This morning I ran to and then did Mile End parkrun for the third week in a row. Habits don’t stick easily with me, but this is a good one and one I’m intending to keep up.

This is despite the fact that halfway around today’s second lap, I had a panic attack. Only a really little one – relatively short compared to most – but it happened all the same. I couldn’t mistake the building hyperventilation which rose in my chest, resulting in shallow, squeaky breath and tears forming in my eyes.

I’ve been asked in the past if I’m not just mistaking a panic attack for an asthma attack. Although the symptoms sound similar, they feel completely different. The best way I can describe it is that one is a result of the physical (usually cold, damp weather if I’m running) and one is absolutely the result of what’s going on in my mind.

I don’t know why today’s run would be worse than any other – I guess if I knew that it wouldn’t happen. Every so often, I just get all up in my head and the doubt swells and entirely consumes any other thoughts.

As soon as I was brought back out of the negativity and reminded why I was there, it was immediately okay.

You might think that if running makes me feel this way, maybe I shouldn’t do it. This has happened several times before. Times like the Great North Run training run along the canal in Nottingham which resulted in my then boyfriend having to come and collect me. Like the night run in Manchester last year with some of my favourite people. Like at kilometre eighteen of the Copenhagen half in 2013.

But for every run where this has happened, there are at least fifty others where I’ve enjoyed myself, run faster, run happy or – at the very least – not had a panic attack.

And really, it just makes me want to continue running even more. I know that I am stronger than an occasional overwhelming sense of panic. Just like building endurance, building knowledge or building confidence, building mental strength is just another part of the training process and another challenge to overcome. One run at a time.

In the style of my first post of this kind from my last cycle of marathon training, hello and welcome to the first of my Monday morning training updates – here to clog up your screens for the next three months as I hurtle towards the start line of THE BLOODY LONDON MARATHON.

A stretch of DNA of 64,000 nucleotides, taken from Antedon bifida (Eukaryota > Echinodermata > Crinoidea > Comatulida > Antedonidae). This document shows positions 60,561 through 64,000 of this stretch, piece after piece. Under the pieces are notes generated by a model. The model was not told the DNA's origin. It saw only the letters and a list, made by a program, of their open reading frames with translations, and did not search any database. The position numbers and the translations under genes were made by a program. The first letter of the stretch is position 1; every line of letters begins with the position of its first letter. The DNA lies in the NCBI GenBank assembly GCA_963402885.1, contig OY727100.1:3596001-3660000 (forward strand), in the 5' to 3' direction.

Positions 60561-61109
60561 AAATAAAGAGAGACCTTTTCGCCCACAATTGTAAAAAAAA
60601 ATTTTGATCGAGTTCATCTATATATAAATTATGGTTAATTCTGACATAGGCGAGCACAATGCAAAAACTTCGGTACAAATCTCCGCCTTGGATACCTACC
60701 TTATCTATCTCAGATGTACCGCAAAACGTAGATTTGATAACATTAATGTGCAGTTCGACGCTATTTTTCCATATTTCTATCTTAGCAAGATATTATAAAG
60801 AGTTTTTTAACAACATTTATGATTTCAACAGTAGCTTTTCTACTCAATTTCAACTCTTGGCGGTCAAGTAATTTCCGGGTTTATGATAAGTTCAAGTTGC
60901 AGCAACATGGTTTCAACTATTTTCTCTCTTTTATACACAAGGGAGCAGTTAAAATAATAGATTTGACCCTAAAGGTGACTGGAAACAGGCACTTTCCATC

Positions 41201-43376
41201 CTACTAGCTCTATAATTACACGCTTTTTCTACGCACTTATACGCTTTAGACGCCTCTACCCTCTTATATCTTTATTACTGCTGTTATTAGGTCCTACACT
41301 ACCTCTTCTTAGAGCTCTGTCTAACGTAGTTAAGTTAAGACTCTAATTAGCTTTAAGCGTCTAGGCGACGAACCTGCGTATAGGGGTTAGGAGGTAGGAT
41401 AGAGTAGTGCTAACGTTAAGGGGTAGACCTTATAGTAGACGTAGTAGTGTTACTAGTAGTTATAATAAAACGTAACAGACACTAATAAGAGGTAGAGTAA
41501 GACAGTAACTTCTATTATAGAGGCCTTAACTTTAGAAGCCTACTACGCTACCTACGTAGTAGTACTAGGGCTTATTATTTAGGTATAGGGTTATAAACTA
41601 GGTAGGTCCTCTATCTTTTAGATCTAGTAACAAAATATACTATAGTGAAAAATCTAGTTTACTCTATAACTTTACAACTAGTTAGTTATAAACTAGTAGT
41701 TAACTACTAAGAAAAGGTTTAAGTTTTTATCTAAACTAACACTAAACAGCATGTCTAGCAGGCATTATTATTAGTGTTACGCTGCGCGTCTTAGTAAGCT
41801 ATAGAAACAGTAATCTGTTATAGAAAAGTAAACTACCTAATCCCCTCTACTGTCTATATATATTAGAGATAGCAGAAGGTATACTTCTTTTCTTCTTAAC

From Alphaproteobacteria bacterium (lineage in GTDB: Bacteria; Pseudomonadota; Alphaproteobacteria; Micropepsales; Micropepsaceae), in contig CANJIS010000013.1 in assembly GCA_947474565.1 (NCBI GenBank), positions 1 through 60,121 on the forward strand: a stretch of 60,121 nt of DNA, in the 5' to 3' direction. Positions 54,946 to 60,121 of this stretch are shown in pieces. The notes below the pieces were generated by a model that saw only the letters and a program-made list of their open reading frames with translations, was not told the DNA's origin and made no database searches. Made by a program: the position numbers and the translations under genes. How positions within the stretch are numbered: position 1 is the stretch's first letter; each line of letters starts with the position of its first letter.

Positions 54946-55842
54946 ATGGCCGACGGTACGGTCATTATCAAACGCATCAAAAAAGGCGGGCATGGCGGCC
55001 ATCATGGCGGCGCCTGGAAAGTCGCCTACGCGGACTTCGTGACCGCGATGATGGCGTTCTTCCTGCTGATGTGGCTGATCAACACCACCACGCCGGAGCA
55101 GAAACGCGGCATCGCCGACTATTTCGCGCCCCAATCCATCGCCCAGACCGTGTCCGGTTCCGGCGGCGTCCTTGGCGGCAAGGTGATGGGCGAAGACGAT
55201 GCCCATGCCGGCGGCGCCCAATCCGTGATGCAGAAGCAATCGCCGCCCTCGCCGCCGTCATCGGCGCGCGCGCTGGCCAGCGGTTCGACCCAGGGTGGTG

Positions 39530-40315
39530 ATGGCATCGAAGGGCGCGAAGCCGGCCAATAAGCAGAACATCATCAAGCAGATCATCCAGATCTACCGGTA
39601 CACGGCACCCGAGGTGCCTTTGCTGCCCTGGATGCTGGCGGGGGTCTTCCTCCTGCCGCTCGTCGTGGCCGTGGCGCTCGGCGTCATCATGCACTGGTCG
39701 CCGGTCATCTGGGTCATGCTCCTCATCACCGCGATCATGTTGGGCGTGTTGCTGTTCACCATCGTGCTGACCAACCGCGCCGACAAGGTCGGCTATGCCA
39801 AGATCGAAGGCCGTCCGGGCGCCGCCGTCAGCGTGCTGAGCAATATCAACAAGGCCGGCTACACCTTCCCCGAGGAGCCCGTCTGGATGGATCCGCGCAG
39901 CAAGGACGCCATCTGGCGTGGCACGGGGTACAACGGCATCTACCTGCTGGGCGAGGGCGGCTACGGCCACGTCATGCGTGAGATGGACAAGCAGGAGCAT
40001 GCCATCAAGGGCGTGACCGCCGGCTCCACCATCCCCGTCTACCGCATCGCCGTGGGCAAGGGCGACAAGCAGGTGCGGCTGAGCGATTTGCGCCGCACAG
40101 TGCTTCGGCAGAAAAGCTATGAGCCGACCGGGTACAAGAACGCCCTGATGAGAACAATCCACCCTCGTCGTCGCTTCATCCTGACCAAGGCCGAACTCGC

I am now fully into bona fide training and I’ve run seven times and covered 43 miles in only thirteen days. After months of hating, dreading, worrying, procrastinating and just not doing anything, I’ve had two great weeks of running and I know I’ve made the right decision as to which marathon to run this spring.

Highlights of my running fortnight have been…

A quick solo run out along the river to Canary Wharf last Saturday morning. It was flippin’ windy so it was really slow, but it was the first time in ages I’d voluntarily got myself out of bed to go running because I actually wanted to.

Being reunited with my marathon training buddy, Leah, and meeting Cara for the first time as we took on a 10k race around Battersea Park (along with a sneaky few extra miles at the beginning). We chatted the whole way round, paced ourselves beautifully and earned a stonking little medal.

Going to Mile End parkrun for the first time with my housemate Sam (also his first ever parkrun, woop!) Just two miles along the canal got us to the park. Eight hills later I’d achieved my best parkrun time in ages and found my new home run.

Doing a route that I’ve been wanting to do for almost a year – running out east along the river to the Thames Barrier. I’ve never been further along than Greenwich before, but I navigated through puddles, mud and industrial areas (alright, it was 98% concrete, I’m trying to sound heroic) to make it there, take a few quick snaps… and then turn around and head straight back again. I’m always happy when I’m by the river.